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Amendment 4/Marsy’s Law Advocates Call in Hollywood Actors to Garner Votes

Marsy’s Law for Georgia is calling on Hollywood actors to create advertisements in an effort to garner votes on Election Day.

The ad released Saturday is the third ad by the group to be released in the General Election cycle. All are currently running across the state. But this time, Marsy’s Law for Georgia is pulling in an actor to help spread the message and urge voters to vote YES on Amendment 4.

Amendment 4, known as Marsy’s Law, addresses rights of victims of crime. It is part of a national effort to add additional rights and privileges for victims of crime. It’s named after California college student Marsalee “Marsy” Nicholas, who was stalked and killed in 1983 by an ex-boyfriend. It is already codified in state statute.

The amendment allows, upon request, crime victims to have specific rights, including the right to be treated with “fairness, dignity, and respect;” the right to notice of all proceedings involving the alleged criminal; the right to be heard at any proceedings involving that release, plea, or sentencing of the accused; and the right to be informed of their rights. The amendment also explicitly stated that the legislature was able to further define, expand, and provide for the enforcement of the rights.

Actor Kelsey Grammer is featured in the latest ad. In the ad, Grammer says:

“My dad was gunned down in his home at the age of 38. Six years later my sister Karen was brutally raped and murdered. She was 18,” Grammer says in the ad. “When my father’s killer was released, I found out through the National Enquirer. It seemed like a cruel joke. In my sister’s case, I have been allowed a voice in the parole hearings of her killers, but that’s not always true in Georgia. Amendment 4 gives crime victims and their families a voice in the process and the equal rights they deserve. Please vote yes on Amendment 4.”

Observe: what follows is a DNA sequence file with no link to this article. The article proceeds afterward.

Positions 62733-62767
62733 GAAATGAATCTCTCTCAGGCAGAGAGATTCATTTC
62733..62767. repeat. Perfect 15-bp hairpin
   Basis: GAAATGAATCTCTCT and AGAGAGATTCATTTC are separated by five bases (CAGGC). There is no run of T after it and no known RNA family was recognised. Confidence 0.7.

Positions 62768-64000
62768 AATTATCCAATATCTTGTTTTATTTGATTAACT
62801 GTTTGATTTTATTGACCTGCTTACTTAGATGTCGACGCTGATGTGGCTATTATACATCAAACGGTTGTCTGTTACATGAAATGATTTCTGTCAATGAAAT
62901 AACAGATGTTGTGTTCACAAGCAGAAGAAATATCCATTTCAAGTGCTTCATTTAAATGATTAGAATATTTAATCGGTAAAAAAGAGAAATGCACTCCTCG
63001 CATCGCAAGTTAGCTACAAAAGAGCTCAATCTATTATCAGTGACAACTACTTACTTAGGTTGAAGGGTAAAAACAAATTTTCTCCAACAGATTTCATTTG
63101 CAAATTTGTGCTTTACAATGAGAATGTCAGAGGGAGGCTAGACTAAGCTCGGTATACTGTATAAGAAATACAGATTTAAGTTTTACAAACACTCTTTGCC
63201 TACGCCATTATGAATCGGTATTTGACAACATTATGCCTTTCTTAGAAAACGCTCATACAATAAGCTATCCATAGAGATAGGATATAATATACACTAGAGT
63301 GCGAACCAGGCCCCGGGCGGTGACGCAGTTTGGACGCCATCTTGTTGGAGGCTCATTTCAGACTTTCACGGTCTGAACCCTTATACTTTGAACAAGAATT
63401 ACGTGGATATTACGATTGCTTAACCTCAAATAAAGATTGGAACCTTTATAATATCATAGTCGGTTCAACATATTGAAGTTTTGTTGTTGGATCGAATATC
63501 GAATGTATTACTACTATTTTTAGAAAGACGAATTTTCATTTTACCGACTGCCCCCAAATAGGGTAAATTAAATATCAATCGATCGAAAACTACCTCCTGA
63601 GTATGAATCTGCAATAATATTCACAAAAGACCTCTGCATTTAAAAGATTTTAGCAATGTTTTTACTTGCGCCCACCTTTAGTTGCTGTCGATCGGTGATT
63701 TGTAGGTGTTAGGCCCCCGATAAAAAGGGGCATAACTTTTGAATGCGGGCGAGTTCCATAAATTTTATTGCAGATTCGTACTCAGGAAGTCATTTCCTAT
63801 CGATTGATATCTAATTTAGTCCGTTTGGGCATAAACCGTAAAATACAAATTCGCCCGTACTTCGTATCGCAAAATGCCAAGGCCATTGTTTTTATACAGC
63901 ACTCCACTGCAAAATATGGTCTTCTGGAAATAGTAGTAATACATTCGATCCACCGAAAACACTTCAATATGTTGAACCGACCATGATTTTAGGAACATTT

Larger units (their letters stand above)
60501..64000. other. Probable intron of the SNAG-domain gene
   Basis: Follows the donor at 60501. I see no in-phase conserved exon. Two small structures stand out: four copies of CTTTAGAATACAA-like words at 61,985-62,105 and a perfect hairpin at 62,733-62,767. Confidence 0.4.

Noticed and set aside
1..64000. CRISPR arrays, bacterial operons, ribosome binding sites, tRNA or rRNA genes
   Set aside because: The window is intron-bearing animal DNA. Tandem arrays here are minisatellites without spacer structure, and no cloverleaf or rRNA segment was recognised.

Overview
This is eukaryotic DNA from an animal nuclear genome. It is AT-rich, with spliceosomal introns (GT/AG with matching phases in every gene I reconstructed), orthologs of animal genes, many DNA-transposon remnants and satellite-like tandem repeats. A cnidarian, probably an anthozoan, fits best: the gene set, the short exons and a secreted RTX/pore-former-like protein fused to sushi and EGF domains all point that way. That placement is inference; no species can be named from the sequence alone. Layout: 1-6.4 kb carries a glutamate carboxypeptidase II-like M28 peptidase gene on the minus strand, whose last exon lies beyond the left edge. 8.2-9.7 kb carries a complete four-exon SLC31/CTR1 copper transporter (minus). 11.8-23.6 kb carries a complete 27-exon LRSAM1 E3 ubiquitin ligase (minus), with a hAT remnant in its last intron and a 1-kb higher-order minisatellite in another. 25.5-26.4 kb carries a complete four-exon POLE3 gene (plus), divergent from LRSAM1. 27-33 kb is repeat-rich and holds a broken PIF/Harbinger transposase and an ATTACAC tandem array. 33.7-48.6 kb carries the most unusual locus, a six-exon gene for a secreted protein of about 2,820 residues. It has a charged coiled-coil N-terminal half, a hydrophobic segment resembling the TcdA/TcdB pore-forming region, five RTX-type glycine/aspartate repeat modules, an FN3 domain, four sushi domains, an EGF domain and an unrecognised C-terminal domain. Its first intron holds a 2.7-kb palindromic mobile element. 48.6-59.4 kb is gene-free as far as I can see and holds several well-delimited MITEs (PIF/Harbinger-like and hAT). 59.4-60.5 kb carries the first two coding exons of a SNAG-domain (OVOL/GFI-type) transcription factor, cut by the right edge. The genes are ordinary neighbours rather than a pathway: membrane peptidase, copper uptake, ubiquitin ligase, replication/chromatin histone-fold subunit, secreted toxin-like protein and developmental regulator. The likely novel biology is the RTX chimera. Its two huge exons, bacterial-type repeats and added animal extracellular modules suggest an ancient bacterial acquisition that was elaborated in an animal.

Amendment 4 has been largely criticized by defense attorneys, prosecutors, and civil liberties advocates around the state over concerns of costs, circumvention of due process, and the fact that the initiative is already a state statute in which victims can opt-in to the process. The campaign is funded by a billionaire out of California who is the brother to the late-Marsy, whom both the campaign and the law are named after. More than $30 million has been spent around the nation to advocate for Marsy’s Law, with the end goal being to make it an amendment to the U.S. Constitution.

You can watch the ad below.

The measure has been approved by voters in California, Ohio, Illinois, Montana, North Dakota and South Dakota, but not without effects. In 2018, voters in Florida, Georgia, Kentucky, Nevada, North Carolina and Oklahoma will consider versions of it.

Jessica Szilagyi is a former Statewide Contributor for

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